I again seat my self to drop you a few lines which I hope will soon reach your hand. we had a nice time on the fourth I note there was a bout 12 hundred Col people assembled at this place and formed a prosession and marched up and down the streets with music in front they had a butifull dinner. I was much pleased with what you sent to me. I again am oblige to beg you I am nearly out of meat but I have some corn I have been sick nearly all the time and have not been able to help my self to any thing you will pleas send it to Mr Joseph Conte as before I would be glad if you could arrang it so as to send me my rashons every month Mr Conte will make it all right how and his wife are particular friends of mine yours with respets, you will pleas write to me     M.A. Gay

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  • M.A. Gay — probably, in the 1870 census of Joyners township, Wilson County: Mary Gay, 34, seamstress, and son Edwin, 3.
  • Joseph Conte — in the 1870 census of Joyners township, Wilson County: Joseph Conte, 52, “g & gd march retl” [grocery and dry goods merchant retail]; wife Mary, 28; and Joseph Totten, 29, clerk in store. The Contes were born in Italy; Totten, in Maine.

North Carolina Freedmen’s Bureau Field Office Records, 1863-1872, Goldsboro (assistant subassistant commissioner) > Roll 17, Letters Received, Jul-Sep 1867, http://www.familysearch.org 

All invited to the farm family picnic.

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Wilson Daily Times, 21 June 1947.

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  • C.W. Foster — Carter W. Foster.
  • Helen T. Wade — In the 1947 North Carolina Manual, published by the North Carolina Secretary of State’s Office, Helen T. Wade is listed as the colored home demonstration agent for Wilson County. Wade married Charles E. Branford in 1950.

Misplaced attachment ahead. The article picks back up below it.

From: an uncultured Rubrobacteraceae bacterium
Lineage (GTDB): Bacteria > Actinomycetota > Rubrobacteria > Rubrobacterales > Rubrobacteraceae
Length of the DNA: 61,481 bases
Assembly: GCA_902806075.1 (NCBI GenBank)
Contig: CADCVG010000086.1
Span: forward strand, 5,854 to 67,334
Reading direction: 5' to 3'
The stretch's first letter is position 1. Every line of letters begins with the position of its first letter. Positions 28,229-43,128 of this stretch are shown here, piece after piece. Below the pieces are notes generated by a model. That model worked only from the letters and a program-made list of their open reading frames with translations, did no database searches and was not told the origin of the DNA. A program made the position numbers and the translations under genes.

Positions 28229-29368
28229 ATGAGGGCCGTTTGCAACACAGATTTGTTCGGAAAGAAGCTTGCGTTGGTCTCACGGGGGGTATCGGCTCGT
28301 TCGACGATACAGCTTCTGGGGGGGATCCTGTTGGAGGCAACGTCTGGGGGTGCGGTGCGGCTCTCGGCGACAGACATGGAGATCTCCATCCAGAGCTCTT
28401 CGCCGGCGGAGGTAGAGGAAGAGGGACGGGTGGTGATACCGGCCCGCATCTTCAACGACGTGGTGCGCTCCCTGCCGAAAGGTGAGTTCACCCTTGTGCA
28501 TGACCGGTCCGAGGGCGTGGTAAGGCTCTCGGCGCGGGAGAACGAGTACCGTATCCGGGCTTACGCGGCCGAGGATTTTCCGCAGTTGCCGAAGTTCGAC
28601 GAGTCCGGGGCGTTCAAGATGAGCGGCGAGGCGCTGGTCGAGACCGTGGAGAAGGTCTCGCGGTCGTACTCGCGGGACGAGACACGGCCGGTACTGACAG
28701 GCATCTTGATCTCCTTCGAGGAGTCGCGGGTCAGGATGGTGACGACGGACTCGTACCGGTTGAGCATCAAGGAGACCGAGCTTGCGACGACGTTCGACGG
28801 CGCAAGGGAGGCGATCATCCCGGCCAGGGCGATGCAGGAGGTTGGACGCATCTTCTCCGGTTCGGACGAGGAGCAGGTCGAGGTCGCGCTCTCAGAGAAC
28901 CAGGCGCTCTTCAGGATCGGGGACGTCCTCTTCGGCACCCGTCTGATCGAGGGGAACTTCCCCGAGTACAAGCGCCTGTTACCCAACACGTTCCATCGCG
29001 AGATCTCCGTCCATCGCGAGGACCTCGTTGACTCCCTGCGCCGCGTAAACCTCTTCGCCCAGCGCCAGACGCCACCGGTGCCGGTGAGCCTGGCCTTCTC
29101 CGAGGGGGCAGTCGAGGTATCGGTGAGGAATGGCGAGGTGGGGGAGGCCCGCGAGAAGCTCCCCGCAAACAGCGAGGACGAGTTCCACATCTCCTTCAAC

• Frederick Douglass High School was Elm City’s African-American high school from 1939 until the end of segregation in Wilson County schools in 1969.

Fundraiser for Darden’s band.

Prior to serving as principal of Adams and B.O. Barnes Elementary Schools, Carl W. Hines was a mathematics and band teacher at Darden High School. In 1939, via a notice in the local paper, he invited the public to the newly opened Reid Street Community Center to a bingo fundraiser for Darden’s new band.

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Wilson Daily Times, 20 April 1939.

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In the 1920 census of Wilson, Wilson County: barber Walter Hines, 40, wife Sara, 37, Elizabeth, 11, Walter Jr., 10, and Carl, 5.

In the 1930 census of Wilson, Wilson County: barber Walter Hines, 50, wife Sarah, 48, and children Elizabeth, 21, Walter, 20, Carl W., 16, and Clifton R., 7.

In the 1940 census of Wilson, Wilson County: Walter S. Hines, 60; wife Sarah E., 58; son Carl W., 24, teacher; son’s wife Ruth, 23, teacher; and son Ray W., 17.

In 1940, Carl Wendell Hines registered for the World War II draft. Per his registration card, he was born 7 April 1914 in Wilson; resided at 409 North Reid Street; his contact was wife Ruth Johnson Hines; and he worked for the Wilson, N.C., Board of Education at Darden High School.

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Wilson Daily Times, 13 December 1960.